I had to back it even though I already have the Panavise.  I must say, pcbgrip looks even more fiddly to use (thumbscrews galore!).  But, dammit, pcbgrip uses openbeam.  That's just rad.  Even if I don't use it for soldering PCBs (who knows) there's no doubt I'll have lots of uses for it.

It's like buying a lego kit for the parts.  Open the box and throw away the instructions.
 

Offline MacAttak

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Re: PCBGRIP: Making it easier to assemble electronics.
« Reply #32 on: January 10, 2014, 10:12:27 pm »
This does look like a really handy kit. I'm particularly challenged when it comes to TH soldering - unlike Mike it's not very easy for me at all, even with a panavise and some clamps. So much so that I actively avoid through-hole designs when I can.

I've backed a lot of projects this past 12 months and need to slow down a bit for a while :) but I'll keep an eye on this one and maybe pick up a post-campaign kit later.
 

Offline MacAttak

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Re: PCBGRIP: Making it easier to assemble electronics.
« Reply #33 on: January 11, 2014, 12:44:16 am »
And I really have no self-control :(

I'm in for the Kit 100.
 

Offline Stonent

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Re: PCBGRIP: Making it easier to assemble electronics.
« Reply #34 on: January 11, 2014, 01:40:37 am »
And I really have no self-control :(

I'm in for the Kit 100.

You haven't had the greatest track record have you?
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Offline RJSC

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Re: PCBGRIP: Making it easier to assemble electronics.
« Reply #35 on: January 11, 2014, 03:06:33 am »
Very handy product.
Would buy one for sure if it wasn't so expensive.

But for people around here who buy Fluke multimeters and Tek DSO's, shouldn't be a problem.
 

Offline MacAttak

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Re: PCBGRIP: Making it easier to assemble electronics.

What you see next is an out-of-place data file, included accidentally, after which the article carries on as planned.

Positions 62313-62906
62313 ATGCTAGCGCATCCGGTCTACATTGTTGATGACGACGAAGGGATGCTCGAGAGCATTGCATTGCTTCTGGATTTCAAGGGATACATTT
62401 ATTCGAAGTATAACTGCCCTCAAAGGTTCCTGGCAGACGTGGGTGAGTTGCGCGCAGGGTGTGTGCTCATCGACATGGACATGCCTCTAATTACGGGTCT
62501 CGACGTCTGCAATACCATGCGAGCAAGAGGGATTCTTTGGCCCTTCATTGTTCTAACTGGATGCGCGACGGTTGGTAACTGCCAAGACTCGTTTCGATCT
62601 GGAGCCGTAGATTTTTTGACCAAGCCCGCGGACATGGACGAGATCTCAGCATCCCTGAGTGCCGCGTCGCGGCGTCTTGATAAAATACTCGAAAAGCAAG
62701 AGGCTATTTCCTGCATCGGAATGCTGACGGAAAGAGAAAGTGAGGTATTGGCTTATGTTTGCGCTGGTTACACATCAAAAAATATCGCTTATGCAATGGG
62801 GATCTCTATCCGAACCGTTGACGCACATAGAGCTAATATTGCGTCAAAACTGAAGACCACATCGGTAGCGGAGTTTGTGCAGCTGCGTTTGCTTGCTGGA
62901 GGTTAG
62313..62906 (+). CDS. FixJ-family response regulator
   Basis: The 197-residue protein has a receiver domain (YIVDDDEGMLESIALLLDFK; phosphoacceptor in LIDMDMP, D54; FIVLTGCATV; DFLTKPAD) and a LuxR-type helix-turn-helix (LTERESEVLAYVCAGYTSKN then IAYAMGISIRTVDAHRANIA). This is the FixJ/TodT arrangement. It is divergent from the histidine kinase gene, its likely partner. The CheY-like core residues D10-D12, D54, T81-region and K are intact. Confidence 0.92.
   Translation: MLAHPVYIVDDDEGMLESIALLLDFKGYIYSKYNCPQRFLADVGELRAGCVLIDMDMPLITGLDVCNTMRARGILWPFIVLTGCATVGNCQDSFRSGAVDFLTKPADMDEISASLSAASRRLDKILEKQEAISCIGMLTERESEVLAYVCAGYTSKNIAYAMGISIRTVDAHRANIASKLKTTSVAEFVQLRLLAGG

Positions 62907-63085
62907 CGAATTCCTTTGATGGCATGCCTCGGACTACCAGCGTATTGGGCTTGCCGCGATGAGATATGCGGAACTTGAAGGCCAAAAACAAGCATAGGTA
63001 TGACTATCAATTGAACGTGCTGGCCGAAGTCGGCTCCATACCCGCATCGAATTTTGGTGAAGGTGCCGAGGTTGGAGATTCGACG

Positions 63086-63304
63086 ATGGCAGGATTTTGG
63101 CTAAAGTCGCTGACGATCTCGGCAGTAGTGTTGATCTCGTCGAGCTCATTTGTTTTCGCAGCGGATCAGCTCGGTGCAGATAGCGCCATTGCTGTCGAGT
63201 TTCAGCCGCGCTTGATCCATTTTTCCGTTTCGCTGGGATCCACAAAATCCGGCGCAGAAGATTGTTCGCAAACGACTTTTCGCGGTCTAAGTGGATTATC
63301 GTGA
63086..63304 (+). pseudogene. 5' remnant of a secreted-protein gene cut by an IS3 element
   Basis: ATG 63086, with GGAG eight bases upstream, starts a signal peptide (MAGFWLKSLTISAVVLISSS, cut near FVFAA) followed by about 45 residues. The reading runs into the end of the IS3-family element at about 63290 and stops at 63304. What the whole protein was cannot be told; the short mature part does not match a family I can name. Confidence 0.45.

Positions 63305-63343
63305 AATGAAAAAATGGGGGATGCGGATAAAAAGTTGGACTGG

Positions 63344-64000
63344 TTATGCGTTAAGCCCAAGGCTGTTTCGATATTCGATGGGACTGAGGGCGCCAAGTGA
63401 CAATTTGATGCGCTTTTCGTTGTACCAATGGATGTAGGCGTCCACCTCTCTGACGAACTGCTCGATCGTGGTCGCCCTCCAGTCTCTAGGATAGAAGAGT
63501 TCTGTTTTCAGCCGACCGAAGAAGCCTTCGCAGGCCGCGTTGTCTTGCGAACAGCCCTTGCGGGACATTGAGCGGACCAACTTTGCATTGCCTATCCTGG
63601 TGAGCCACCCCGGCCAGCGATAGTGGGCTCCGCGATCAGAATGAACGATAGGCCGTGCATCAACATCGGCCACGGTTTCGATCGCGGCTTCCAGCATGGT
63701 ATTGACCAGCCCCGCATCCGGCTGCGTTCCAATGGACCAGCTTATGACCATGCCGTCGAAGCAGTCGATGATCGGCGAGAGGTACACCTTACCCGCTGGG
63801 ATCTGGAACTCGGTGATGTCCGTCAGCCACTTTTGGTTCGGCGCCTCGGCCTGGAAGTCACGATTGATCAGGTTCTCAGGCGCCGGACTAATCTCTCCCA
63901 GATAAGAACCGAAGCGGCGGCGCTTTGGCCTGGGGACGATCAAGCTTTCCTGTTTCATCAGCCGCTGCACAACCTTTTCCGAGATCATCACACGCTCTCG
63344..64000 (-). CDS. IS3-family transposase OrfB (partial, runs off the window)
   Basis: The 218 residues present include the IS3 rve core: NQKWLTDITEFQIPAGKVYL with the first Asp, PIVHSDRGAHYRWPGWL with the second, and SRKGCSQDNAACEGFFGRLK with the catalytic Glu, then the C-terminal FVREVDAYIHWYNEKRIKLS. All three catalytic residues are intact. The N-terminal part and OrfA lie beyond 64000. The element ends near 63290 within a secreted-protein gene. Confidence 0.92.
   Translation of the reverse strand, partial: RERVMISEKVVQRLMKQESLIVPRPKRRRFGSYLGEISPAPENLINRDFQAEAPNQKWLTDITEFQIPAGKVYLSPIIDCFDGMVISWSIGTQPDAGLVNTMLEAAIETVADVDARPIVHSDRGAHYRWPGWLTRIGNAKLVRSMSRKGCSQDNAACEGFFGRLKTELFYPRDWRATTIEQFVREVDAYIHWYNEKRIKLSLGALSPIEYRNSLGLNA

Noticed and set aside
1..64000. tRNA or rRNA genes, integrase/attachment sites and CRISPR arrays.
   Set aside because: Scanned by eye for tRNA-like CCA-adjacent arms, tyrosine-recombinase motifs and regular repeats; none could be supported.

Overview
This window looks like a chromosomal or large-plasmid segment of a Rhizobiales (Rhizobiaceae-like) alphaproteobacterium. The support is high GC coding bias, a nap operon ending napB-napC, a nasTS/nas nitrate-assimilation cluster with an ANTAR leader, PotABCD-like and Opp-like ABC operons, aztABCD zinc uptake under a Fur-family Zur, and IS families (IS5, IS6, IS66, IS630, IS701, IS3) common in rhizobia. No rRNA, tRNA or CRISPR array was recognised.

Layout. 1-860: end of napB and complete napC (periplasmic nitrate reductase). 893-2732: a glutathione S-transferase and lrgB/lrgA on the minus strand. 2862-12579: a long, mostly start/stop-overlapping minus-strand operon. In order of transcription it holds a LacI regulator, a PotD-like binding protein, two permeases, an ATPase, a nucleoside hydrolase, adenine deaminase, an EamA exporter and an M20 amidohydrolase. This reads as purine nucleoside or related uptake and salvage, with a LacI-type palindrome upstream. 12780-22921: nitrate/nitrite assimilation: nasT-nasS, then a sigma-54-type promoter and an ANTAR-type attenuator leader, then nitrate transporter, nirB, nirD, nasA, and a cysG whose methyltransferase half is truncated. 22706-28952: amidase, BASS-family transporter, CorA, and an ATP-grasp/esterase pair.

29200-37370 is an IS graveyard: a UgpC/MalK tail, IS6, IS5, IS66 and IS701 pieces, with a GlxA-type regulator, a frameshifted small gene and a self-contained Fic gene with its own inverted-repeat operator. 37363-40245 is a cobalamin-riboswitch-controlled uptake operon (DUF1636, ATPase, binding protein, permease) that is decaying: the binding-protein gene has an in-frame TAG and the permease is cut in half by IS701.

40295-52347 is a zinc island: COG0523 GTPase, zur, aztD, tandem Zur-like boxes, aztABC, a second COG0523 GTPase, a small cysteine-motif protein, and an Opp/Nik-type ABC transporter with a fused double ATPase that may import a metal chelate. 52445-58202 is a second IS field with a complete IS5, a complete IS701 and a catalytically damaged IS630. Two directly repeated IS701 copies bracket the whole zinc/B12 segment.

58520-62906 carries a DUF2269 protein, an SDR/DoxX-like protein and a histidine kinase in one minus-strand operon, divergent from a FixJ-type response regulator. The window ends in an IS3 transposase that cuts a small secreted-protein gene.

« Reply #36 on: January 11, 2014, 07:23:29 am »
And I really have no self-control :(

I'm in for the Kit 100.

You haven't had the greatest track record have you?

Hmm, this one makes project #49 on Kickstarter (plus 4 on IGG). There is only one that I doubt will never deliver (well I don't count muOptics or Rustic Puff because I was able to get refunds / chargebacks on them), and that one was only an $8 pledge.

So the track record isn't too horrible.

This one is something that I will legitimately use on a regular basis I think.
 

Offline CanadianAvenger

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Re: PCBGRIP: Making it easier to assemble electronics.
« Reply #37 on: January 11, 2014, 02:19:03 pm »
I've actually been pretty lucky [on Kickstarter (73 projects)], I managed to pull out of a number of projects before the close, and those projects have all failed to deliver. Meanwhile the ones I've stuck with have pretty much all delivered [though usually late]. At this stage I have no reason to believe PCBGRIP won't deliver, even close to being on time.

In IGG it has been a different story, I've backed 3 projects, and only one delivered. [That one was my local hackerspace fundraiser, so I knew it would deliver, and it didn't matter as it was not about the perk] Mu and CryptX2 were the others. Got a refund on Mu, and CryptX2 is dead. I may take the CryptX2 schematics, fix them up, and do the PCB myself, as it's not all that complex of a design.